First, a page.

interpreted as an absence of information about the link.

   Similarly to other MPLS Traffic Engineering link characteristics,
   LSA/LSP origination trigger mechanisms are outside the scope of this
   document.  Care must be given to not trigger the systematic flooding
   of a new IS-IS LSP or OSPF LSA with a too high granularity in case of
   change of the number of unconstrained TE LSPs.


5.  IANA Considerations

   IANA has defined a sub-registry for the sub-TLVs carried in the IS-IS
   TLV 22.  IANA is requested to assign a new TLV code-point for the



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   Unconstrained TE LSP Count sub-TLV carried within the TLV 22.

   Suggested Value  TLV Name                               Reference

        23          Unconstrained TE LSP Count (sub-)TLV   This document


   IANA has defined a sub-registry for the sub-TLVs carried in an OSPF
   TE Link TLV (type 2).  IANA is requested to assign a new sub-TLV
   code-point for the Unconstrained TE LSP Count sub-TLV carried within
   the TE Link TLV.

   Suggested Value  TLV Name                               Reference

        23          Unconstrained TE LSP Count (sub-)TLV   This document



6.  Security Considerations

   The function described in this document does not create any new
   security issues for the OSPF and the IS-IS protocols.  Security
   considerations are covered in [RFC2328] and [RFC5340] for the base
   OSPF protocol and in [RFC1195] and [I-D.ietf-isis-rfc3567bis] for
   IS-IS.

   A security framework for MPLS and Generalized MPLS can be found in
   [I-D.ietf-mpls-mpls-and-gmpls-security-framework].


7.  Acknowledgements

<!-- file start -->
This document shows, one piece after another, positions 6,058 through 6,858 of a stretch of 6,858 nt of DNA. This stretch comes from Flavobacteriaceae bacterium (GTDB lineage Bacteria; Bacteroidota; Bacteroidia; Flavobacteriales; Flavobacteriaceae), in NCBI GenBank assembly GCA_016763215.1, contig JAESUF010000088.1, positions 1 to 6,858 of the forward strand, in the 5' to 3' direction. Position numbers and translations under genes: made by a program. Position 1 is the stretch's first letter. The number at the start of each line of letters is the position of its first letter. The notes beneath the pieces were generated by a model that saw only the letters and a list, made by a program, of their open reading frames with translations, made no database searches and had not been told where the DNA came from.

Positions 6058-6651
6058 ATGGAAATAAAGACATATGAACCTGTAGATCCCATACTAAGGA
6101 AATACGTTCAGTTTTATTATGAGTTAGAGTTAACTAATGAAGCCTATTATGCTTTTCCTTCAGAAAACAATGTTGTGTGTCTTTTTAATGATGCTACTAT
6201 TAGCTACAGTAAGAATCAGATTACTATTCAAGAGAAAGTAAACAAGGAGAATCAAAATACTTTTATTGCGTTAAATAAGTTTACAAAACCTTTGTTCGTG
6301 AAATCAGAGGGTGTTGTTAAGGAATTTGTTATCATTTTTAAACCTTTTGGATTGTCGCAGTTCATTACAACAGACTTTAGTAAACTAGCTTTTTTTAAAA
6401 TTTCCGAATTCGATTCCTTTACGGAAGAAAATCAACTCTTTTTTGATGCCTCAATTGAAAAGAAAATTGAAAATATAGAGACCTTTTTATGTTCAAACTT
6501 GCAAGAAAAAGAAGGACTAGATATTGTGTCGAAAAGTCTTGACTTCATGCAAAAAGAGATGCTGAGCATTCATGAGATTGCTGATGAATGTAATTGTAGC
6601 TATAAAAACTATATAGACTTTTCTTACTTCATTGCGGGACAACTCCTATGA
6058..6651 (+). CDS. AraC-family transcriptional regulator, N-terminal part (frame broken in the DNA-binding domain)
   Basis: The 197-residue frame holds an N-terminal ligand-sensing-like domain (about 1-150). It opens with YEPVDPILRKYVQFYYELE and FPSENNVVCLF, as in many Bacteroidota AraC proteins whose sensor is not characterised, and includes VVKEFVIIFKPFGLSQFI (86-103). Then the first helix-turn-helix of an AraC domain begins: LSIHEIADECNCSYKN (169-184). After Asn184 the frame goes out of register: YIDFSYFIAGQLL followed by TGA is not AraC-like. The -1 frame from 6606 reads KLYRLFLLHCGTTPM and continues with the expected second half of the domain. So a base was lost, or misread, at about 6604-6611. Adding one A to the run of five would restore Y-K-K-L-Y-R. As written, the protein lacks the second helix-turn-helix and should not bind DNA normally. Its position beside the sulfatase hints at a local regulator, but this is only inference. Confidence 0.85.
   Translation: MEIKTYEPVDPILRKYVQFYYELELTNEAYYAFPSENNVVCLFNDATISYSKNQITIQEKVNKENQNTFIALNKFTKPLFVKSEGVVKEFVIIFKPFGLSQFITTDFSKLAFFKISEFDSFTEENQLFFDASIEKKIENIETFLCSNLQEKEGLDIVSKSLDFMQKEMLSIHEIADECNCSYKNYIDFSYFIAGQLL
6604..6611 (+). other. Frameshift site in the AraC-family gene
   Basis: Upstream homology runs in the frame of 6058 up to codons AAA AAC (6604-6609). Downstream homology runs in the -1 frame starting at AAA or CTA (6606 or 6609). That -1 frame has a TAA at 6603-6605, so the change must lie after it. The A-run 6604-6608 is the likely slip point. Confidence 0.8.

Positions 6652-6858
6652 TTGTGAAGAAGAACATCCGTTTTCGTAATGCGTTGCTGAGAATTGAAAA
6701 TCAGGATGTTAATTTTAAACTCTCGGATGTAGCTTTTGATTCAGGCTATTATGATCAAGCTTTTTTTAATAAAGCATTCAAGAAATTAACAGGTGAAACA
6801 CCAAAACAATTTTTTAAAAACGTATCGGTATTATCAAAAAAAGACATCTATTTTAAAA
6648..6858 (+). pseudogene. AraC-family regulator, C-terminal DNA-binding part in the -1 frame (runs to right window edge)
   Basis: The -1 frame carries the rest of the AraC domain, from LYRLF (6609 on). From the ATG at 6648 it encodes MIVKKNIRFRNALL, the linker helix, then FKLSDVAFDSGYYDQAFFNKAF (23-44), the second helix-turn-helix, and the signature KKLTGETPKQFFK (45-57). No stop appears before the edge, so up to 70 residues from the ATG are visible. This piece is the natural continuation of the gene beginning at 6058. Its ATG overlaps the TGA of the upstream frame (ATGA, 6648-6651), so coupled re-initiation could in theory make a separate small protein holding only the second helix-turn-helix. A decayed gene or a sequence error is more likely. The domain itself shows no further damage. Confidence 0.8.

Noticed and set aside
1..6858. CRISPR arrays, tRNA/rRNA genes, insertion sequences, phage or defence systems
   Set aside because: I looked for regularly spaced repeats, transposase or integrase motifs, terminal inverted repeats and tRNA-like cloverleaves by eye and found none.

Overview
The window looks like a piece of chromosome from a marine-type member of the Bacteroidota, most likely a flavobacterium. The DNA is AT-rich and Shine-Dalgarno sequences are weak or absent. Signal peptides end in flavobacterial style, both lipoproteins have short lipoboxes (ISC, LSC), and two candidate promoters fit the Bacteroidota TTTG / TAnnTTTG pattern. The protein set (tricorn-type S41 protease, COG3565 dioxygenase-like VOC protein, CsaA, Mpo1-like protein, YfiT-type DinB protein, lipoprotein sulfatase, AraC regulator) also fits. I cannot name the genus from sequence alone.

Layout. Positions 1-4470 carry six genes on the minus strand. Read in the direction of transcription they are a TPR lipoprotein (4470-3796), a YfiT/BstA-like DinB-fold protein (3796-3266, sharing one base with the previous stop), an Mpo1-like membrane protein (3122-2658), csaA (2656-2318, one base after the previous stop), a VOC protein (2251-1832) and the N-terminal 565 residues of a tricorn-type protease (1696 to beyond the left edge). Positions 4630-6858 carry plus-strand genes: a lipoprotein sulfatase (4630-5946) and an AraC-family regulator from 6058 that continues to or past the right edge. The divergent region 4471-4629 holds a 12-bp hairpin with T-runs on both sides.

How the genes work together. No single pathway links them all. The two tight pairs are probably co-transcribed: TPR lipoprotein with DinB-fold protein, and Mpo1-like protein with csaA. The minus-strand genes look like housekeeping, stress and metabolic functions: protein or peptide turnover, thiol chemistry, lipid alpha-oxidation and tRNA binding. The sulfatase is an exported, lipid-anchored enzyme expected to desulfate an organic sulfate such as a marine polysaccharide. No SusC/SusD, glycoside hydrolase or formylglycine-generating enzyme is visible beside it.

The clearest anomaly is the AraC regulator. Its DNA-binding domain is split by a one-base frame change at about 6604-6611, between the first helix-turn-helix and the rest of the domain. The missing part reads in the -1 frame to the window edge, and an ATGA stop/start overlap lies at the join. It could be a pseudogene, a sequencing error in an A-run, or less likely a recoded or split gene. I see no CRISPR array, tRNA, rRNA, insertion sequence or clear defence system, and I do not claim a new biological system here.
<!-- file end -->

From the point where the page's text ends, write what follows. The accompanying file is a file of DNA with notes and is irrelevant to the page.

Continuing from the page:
The authors would like to thank Jean-Louis Le Roux, Adrian Farrel,
   Daniel King, Acee Lindem, Lou Berger, Attila Takacs, Pasi Eronen,
   Russ Housley, Tim Folk and Loa Anderson for their useful inputs.


8.  References

8.1.  Normative References

   [I-D.ietf-isis-rfc3567bis]
              Li, T. and R. Atkinson, "Intermediate System to
              Intermediate System (IS-IS) Cryptographic
              Authentication", draft-ietf-isis-rfc3567bis-03 (work in
              progress), July 2008.

   [I-D.ietf-isis-te-bis]



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              Li, T. and H. Smit, "IS-IS extensions for Traffic
              Engineering", draft-ietf-isis-te-bis-00 (work in
              progress), April 2008.

   [I-D.ietf-ospf-ospfv3-traffic]
              Ishiguro, K., Manral, V., Davey, A., and A. Lindem,
              "Traffic Engineering Extensions to OSPF version 3",
              draft-ietf-ospf-ospfv3-traffic-13 (work in progress),
              June 2008.

   [RFC1195]  Callon, R., "Use of OSI IS-IS for routing in TCP/IP and
              dual environments", RFC 1195, December 1990.

   [RFC2119]  Bradner, S., "Key words for use in RFCs to Indicate
              Requirement Levels", BCP 14, RFC 2119, March 1997.

   [RFC2328]  Moy, J., "OSPF Version 2", STD 54, RFC 2328, April 1998.

   [RFC3630]  Katz, D., Kompella, K., and D. Yeung, "Traffic Engineering
              (TE) Extensions to OSPF Version 2", RFC 3630,
              September 2003.

   [RFC5340]  Coltun, R., Ferguson, D., Moy, J., and A. Lindem, "OSPF
              for IPv6", RFC 5340, July 2008.

8.2.  Informative References

   [I-D.ietf-mpls-mpls-and-gmpls-security-framework]
              Fang, L. and M. Behringer, "Security Framework for MPLS
              and GMPLS Networks",
              draft-ietf-mpls-mpls-and-gmpls-security-framework-03 (work
              in progress), July 2008.

   [RFC4090]  Pan, P., Swallow, G., and A. Atlas, "Fast Reroute
              Extensions to RSVP-TE for LSP Tunnels", RFC 4090,
              May 2005.

   [RFC5120]  Przygienda, T., Shen, N., and N. Sheth, "M-ISIS: Multi
              Topology (MT) Routing in Intermediate System to
              Intermediate Systems (IS-ISs)", RFC 5120, February 2008.











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Authors' Addresses

   JP Vasseur (editor)
   Cisco Systems, Inc
   1414 Massachusetts Avenue
   Boxborough, MA  01719
   USA

   Email: jpv@cisco.com


   Matthew R. Meyer
   Global Crossing
   3133 Indian Valley Tr.
   Howell, MI  48855
   USA

   Email: mrminc@gmail.com


   Kenji Kumaki
   KDDI Corporation
   Garden Air Tower Iidabashi, Chiyoda-ku,
   Tokyo,   102-8460
   JAPAN

   Email: ke-kumaki@kddi.com


   Alberto Tempia Bonda
   Telecom Italia
   via G. Reiss Romoli 274
   Torino,   10148
   ITALIA

   Email: alberto.tempiabonda@telecomitalia.it